By Sally McNamara, Master Gardener
Don’t let the fact that there is still snow on the ground deter you from getting outside and pruning the trees and shrubs in your yard that need it. Late winter and early spring is the best time to prune most trees and shrubs. This article will provide some advice on how to go about it to make your plants and yourself pleased with the result.
Believe it or not, the biggest mistake with pruning shrubs is being too conservative. While it is certainly possible to REMOVE too much, most pruners LEAVE too much. The other major mistake is not using sharp, effective pruning tools. Cutting is easier and better for the plant with the right size sharp tool. Disinfecting tools with a disinfecting wipe between plants is ALWAYS a good idea to prevent any potential for disease spread.
There are 5 reasons to prune:
- Remove diseased, damaged or dangerous material
- Develop a strong framework for growth
- Improve air circulation and fruit production
- Improve a plant’s shape
- Control size – although planting the right-sized plant initial is a better solution
Most pruning of both trees and shrubs is best done in late winter/early spring when the plants are just coming out of dormancy, the form of the plant without the leaves is visible, and the sap is beginning to flow. Sap moving into the pruning wounds helps the healing process and prevents drying out of the plant material. Winter winds will extract moisture from the plant through the pruning cuts so fall is NOT a good time to prune. The one big exception to this rule is maples and birch which can be pruned after the spring sap flow has slowed.
Spring flowering plants should typically be pruned AFTER they flower. Summer and fall bloomers are best pruned in the late winter/early spring.
Pruning during the growing season opens the plant to disease and insect damage. Oaks especially should not be pruned between April and August to avoid the picnic beetle which spreads oak wilt.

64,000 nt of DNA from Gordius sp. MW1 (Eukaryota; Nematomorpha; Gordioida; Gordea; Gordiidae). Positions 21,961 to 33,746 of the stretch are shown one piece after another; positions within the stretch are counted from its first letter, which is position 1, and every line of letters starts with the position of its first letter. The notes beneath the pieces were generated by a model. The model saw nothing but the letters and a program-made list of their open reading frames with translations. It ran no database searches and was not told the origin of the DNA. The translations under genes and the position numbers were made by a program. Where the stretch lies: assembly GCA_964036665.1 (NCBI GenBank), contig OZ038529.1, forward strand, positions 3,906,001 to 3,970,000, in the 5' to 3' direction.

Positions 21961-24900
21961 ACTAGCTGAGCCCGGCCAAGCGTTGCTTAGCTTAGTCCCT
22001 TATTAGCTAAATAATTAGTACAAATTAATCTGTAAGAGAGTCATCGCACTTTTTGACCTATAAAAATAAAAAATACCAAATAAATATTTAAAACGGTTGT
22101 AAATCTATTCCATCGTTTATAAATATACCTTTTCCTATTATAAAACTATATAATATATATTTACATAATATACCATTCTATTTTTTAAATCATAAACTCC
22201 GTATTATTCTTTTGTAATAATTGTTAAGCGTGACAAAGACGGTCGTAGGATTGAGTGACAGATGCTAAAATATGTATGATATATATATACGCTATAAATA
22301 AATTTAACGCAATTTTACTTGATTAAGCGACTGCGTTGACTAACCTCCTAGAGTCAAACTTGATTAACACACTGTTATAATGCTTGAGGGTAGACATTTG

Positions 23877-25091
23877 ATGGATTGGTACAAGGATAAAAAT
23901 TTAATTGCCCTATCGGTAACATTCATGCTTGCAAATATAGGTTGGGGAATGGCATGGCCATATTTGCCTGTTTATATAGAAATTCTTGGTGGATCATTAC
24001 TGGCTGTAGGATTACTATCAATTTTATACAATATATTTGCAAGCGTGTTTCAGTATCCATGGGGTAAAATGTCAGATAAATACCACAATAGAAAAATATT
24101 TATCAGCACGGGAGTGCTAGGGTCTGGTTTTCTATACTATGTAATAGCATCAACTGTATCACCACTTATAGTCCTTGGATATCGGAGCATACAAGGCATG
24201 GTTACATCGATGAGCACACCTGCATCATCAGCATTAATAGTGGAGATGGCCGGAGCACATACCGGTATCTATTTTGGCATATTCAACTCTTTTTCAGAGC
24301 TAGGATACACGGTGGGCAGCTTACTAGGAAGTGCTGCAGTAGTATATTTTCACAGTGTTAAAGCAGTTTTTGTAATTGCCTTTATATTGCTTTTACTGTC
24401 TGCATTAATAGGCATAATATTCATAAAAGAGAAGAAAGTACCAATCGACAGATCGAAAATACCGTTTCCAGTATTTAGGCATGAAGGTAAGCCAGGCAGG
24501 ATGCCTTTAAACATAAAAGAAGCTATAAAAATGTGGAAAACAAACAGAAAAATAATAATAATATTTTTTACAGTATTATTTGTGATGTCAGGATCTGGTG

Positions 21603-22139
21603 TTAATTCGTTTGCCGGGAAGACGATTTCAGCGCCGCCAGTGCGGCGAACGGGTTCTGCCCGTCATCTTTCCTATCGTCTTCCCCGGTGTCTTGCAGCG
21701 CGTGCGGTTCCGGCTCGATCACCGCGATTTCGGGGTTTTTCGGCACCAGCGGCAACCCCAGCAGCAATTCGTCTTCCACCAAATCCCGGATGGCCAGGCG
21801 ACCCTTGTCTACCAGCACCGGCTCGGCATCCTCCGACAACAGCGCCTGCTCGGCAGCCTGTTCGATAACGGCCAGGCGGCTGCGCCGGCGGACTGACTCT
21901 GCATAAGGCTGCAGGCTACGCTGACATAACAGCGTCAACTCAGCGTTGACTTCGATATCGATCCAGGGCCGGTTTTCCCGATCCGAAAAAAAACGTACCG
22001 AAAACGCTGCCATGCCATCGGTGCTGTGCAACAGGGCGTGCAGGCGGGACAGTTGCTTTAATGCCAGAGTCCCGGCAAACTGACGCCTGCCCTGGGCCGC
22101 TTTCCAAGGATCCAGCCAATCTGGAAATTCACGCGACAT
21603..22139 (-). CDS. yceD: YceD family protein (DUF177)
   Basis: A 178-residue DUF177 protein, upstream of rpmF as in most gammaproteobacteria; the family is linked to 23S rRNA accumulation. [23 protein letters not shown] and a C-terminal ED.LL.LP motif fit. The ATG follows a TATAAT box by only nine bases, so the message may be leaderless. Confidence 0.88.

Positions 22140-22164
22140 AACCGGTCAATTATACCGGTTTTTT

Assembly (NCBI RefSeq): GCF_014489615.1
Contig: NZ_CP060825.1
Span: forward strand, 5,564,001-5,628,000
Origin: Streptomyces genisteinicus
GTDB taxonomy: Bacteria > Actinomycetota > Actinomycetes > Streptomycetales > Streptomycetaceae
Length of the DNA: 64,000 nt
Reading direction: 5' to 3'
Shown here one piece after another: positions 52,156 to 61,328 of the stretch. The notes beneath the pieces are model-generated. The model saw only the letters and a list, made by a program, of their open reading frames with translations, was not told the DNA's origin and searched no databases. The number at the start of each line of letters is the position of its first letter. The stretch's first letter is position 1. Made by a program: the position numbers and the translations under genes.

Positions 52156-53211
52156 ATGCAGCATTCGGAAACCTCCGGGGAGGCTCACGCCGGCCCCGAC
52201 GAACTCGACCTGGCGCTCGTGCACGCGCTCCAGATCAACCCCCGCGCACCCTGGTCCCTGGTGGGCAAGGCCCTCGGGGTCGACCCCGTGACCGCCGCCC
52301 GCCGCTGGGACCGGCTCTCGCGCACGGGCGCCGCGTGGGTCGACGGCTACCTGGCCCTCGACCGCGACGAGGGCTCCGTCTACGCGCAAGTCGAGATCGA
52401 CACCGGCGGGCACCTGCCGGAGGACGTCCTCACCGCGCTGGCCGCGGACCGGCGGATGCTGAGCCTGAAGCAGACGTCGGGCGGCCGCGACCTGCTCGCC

Plant material damaged by storms, etc. should be removed as soon as possible if it could cause harm to people or structures. Diseased or insect damaged material should be removed to limit spread of the problem. Discarding of diseased material should be done with care – bag and discard in the trash for small amounts. Transfer to a facility that composts material to a proper temperature for larger quantities.
The magic words in pruning are “branch collar” followed by “branch bud”. Using the three-cut method to remove most of the branch weight before complete removal is important on large branches to prevent ripping the bark down the tree.
Branches should always be cut back to the branch collar and cut cleanly at that point. Cutting further in or leaving a stump out decreases the tree’s ability to grow protective bark over the wound and increases the chance of disease and insect damage.
Smaller branches should be cut at a bud point to encourage growth and not leave material for decay. When pruning away dead material, prune well back to living material.
General pruning of shrubs should be done to improve overall plant health.
RECOMMENDED: Removing old growth to the trunk or soil results in a refreshed plant.
DISCOURAGED: Shearing the plant encourages more growth in the top part, limiting light and air to the interior, causing dead inner branches.
An excellent reference book on pruning is ESSENTIAL PRUNING TECHNIQUES: Trees, Shrubs, Conifers by George E. Brown and Tony Kirkham.
So, put on your warm jacket and boots and give your trees and shrubs a proper haircut before the warm days of spring!
Video: Pruning Tips
Video: Pruning Basics for Gardeners